Video Art from the The Necropolis Politic: Mourning, Remembrance, Reclamation and Preservation in BIPOC Sacred Spaces
Sin Titulo by Francisco Gonzalez Castro
As a creator, Francisco Gonzalez Castro works in different artistic practices, such as visual arts and writing, but also carries out research projects, curatorships and works related to education. He has worked with several collectives including Grupo Cruze and Charco Collective and has carried out a number of interventions and performances in his native Chile and now in Austin where he currently resides. He holds a PhD in Art from the Pontificia Universidad Católica de Chile. Santiago, Chile.
Francisco uses the everyday act of walking as an intervention in the cityscape as he films himself walking the distance between San Jose and the Texas State Capitol. Given the impossibility of collaborating communally during the pandemic, this work seeks to realize an action in which one can visibilize the cemetery to political power at the state capital, building a link through the two sites and bringing the cemetery to the state capitol.
Ni Hablar by Michael Anthony Garcia
Michael Anthony is a multidisciplinary artist & independent curator claiming both Mexican and US citizenship, while based in Austin, Texas. He predominantly focuses his practice around photography/ video, sculpture/ installation & performance. He is also a founding member of Los Outsiders curatorial collective & has curated large-scale exhibitions of international artists, in & out of the US. He participated in the 2011 Texas Biennial & has won awards both for his curatorial & 3D work. He co-hosts an intersectional conversation podcast named El Puente and is publisher for POCa Madre Magazine. García has premiered work for The Utah Museum of Contemporary Art, Experimental Action Performance Art Biennale in Houston, The Contemporary Austin, SoundSpace at The Blanton Museum of Art, Mexic-Arte Museum, El Museo de la Ciudad de México, and ThreeWalls in Chicago.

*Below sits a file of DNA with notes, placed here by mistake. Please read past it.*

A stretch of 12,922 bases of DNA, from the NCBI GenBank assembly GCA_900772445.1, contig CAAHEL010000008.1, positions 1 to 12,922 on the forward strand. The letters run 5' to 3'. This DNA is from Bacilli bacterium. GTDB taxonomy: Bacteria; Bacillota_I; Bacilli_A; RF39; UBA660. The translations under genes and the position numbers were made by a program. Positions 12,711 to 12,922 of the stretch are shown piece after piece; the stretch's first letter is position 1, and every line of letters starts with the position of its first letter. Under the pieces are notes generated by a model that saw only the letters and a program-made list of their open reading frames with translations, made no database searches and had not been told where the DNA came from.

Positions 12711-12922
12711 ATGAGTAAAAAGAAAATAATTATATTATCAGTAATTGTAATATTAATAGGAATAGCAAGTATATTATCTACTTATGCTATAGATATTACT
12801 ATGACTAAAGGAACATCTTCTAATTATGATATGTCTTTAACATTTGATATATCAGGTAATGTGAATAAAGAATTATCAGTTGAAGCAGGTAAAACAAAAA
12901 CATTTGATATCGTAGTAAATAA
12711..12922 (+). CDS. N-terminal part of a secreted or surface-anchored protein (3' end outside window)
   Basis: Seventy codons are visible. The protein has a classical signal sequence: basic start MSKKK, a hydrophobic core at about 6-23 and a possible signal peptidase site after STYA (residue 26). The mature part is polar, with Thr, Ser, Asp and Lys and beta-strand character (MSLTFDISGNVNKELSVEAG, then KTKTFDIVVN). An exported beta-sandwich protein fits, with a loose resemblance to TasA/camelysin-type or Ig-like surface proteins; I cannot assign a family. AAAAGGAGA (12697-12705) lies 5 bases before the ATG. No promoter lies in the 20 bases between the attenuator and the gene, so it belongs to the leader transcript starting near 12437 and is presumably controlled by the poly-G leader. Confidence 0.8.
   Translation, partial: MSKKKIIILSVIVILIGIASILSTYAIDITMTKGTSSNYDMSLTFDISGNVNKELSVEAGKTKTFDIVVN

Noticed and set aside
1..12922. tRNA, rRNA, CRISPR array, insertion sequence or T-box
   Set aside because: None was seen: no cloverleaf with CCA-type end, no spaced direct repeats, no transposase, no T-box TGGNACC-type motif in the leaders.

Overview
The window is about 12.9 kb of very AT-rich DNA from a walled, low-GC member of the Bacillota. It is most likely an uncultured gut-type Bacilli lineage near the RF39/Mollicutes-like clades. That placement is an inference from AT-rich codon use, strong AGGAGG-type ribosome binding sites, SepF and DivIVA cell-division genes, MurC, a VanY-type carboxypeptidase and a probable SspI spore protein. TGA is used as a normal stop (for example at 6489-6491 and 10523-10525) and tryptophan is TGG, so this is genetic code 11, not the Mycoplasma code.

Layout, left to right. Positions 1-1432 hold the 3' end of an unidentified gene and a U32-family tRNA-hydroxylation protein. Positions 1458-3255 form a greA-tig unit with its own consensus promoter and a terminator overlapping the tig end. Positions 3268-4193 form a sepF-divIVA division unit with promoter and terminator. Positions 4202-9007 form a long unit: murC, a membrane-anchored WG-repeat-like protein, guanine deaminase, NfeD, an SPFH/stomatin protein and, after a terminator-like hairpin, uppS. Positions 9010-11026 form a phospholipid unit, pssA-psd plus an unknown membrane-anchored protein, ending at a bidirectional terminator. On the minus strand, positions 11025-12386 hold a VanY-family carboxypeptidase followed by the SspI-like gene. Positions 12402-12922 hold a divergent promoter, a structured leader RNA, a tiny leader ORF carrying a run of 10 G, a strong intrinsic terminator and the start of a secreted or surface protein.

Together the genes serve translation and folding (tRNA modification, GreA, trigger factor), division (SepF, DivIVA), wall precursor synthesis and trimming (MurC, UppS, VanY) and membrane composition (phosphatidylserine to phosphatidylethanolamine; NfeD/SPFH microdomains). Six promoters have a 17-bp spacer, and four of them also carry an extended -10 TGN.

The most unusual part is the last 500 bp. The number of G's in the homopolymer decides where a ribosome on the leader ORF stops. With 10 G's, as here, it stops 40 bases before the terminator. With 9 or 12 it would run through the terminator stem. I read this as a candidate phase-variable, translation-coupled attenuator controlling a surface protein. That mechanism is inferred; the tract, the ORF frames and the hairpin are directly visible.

Ni Hablar, is a ritual of voice and manifestation through the lens of time, as a way of connecting the present and our contemporary understanding of the time and circumstances surrounding El Cementerio San Jose. Through a Latinx Futurism act of bilocation, the ritual will connect our empathy as a performative act of retroactive intervention.